With the Stenvig era over, and his man once again in the mayor's office, Dziedzic decided to throw his hat in the ring for the Council seat in his ward. He won his first election, and has held onto his seat with little effort for 21 years.
In the past two decades, the issues that Dziedzic stumped for and staked his police career on have become the dominant themes in Minneapolis DFL politics. In the wake of the Plymouth Avenue riots, Dziedzic was one of the first cops in the newly formed "community relations" department, which has evolved into the MPD's CCP/SAFE program. Hofstede advocated rebuilding communities; Dziedzic has supported the NRP program, which is supposed to funnel money out of downtown and into the neighborhoods. Hofstede took Stenvig to task for letting businesses slip out of the city; Dziedzic has helped to amass one of the largest business districts in the city.
So you can hardly blame the councilman for resenting that he's often labeled a conservative and a throwback. "I remember a bartender told me, 'God you're the most liberal guy down there and you would think you're Attila the Hun,'" Dziedzic grumbles. "I never could figure that out, because I was liberal. I'm for gun control, and I was a cop. When you look at my background, with my dad dying in '35, why wouldn't I be for the little guy? Especially kids who are trying to pull themselves up out of the neighborhood. That's why I supported the Edison hockey arena on Central Avenue and why I worked so hard to help kids on athletic programs. So when people say, 'Ah, you're nothing but a conservative,' I just shake my head and laugh."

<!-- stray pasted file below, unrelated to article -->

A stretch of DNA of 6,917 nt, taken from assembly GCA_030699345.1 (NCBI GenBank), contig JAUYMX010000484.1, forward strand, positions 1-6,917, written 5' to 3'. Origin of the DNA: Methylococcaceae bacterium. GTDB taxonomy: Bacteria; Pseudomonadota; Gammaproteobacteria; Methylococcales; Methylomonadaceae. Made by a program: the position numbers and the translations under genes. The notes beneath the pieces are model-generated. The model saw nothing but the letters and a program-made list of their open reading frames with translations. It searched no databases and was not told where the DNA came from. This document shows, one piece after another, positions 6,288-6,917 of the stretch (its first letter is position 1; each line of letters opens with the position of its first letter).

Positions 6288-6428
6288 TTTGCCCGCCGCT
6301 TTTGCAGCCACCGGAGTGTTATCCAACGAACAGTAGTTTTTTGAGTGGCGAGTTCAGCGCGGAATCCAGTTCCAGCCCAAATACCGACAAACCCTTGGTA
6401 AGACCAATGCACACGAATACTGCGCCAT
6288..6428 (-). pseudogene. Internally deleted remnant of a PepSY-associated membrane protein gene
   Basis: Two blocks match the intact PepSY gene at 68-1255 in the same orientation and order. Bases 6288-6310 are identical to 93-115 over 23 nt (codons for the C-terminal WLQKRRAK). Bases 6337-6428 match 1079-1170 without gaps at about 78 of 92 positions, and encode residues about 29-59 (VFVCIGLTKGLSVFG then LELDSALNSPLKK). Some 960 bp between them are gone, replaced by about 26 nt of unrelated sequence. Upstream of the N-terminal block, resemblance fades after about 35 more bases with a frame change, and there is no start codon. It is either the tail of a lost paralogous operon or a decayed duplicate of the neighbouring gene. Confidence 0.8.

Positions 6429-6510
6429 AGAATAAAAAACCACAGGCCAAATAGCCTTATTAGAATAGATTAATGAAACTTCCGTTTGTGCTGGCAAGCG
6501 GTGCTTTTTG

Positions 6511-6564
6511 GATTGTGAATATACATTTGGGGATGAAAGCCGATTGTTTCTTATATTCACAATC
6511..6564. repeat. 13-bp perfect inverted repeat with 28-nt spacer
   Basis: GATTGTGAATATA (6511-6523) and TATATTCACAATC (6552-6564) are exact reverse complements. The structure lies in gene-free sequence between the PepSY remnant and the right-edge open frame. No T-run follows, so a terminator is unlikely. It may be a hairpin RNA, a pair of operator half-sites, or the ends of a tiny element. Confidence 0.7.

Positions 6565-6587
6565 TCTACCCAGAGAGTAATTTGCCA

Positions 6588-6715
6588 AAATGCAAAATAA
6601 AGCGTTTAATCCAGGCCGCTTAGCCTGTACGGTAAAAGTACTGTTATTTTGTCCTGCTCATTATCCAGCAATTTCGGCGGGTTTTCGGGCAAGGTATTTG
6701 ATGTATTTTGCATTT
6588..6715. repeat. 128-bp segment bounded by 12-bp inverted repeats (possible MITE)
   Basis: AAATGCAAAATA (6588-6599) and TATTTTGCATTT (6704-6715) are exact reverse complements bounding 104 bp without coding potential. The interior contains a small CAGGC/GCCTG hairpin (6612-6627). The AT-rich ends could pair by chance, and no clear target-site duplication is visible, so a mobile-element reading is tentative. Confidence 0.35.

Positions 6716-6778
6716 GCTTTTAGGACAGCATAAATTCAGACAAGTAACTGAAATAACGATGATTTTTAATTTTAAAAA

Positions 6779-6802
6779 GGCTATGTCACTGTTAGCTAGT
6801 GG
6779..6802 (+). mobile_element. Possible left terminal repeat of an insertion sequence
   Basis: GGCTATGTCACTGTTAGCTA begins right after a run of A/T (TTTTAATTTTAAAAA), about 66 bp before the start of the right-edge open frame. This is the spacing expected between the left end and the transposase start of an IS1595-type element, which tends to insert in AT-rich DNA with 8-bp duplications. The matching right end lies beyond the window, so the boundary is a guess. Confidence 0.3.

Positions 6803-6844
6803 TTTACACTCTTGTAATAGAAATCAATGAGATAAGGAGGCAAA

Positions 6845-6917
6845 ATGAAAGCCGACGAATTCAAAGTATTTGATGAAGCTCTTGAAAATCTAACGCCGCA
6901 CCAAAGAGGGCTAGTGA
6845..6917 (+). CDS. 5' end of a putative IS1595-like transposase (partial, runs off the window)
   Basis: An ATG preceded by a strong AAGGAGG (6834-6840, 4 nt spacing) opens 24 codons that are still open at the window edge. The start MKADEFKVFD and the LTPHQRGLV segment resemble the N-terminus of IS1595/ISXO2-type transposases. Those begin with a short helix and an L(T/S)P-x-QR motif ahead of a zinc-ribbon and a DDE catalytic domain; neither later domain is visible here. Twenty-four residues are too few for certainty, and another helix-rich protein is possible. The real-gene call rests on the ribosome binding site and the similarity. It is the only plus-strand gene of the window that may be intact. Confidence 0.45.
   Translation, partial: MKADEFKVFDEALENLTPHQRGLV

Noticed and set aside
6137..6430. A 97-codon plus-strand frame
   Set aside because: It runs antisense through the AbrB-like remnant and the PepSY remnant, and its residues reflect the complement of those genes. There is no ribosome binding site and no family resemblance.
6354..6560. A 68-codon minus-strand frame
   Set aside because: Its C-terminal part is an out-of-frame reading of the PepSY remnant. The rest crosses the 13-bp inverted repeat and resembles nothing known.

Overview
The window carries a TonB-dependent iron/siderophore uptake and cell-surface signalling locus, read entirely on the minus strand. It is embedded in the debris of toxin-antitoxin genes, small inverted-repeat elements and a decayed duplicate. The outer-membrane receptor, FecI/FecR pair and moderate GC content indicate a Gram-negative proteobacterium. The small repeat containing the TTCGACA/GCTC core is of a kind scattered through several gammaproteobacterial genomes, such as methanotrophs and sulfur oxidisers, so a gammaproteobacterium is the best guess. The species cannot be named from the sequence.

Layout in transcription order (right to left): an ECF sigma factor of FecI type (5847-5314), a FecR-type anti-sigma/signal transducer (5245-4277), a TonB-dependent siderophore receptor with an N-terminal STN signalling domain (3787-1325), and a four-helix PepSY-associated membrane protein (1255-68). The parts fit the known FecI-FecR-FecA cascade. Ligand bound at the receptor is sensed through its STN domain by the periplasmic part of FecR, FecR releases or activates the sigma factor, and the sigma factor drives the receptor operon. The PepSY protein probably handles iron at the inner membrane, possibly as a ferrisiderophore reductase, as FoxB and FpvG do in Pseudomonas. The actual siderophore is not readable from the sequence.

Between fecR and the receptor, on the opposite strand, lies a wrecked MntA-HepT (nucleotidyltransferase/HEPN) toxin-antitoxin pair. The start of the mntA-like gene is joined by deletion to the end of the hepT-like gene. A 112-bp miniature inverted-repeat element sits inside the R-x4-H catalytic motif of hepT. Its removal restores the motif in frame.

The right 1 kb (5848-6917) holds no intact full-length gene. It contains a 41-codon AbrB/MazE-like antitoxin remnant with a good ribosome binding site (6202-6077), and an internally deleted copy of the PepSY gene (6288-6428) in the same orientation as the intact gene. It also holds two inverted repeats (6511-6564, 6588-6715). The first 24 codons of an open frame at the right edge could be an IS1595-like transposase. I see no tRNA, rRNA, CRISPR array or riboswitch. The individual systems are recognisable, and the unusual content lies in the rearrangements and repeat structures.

His rule has not been without controversy. In the early 1980s, WCCO's I-Team ran a story linking Dziedzic to illegal gambling, a story he blames on politicized cops taking a page out of the Hofstede/Stenvig political manual: "It was pure unadulterated trying to get a guy for political bullshit." A grand jury cleared him of wrongdoing, and the stories didn't seem to tarnish him at election time. Dziedzic's reputation took another hit in 1982 during a Council discussion of the school board's redistricting effort. He complained about too many children from Native and African American neighborhoods coming to Edison. "I bitched when they redistricted the schools because you know what they sent to Edison? They sent all the kids from the projects," he bristles. "They didn't send any of the two-parent-family kids. I said, 'Christ, you drew the district up like a toilet and you gave Edison the royal flush.' Oh jeez right away I'm some kind of a bigoted racist--that's pure unadulterated bullshit. My middle two kids were the first ones to get off the bus at North when they started that program. So it gets a little old and a little thin when people accuse me of doing this and that for racism." At the time, Dziedzic issued a public apology.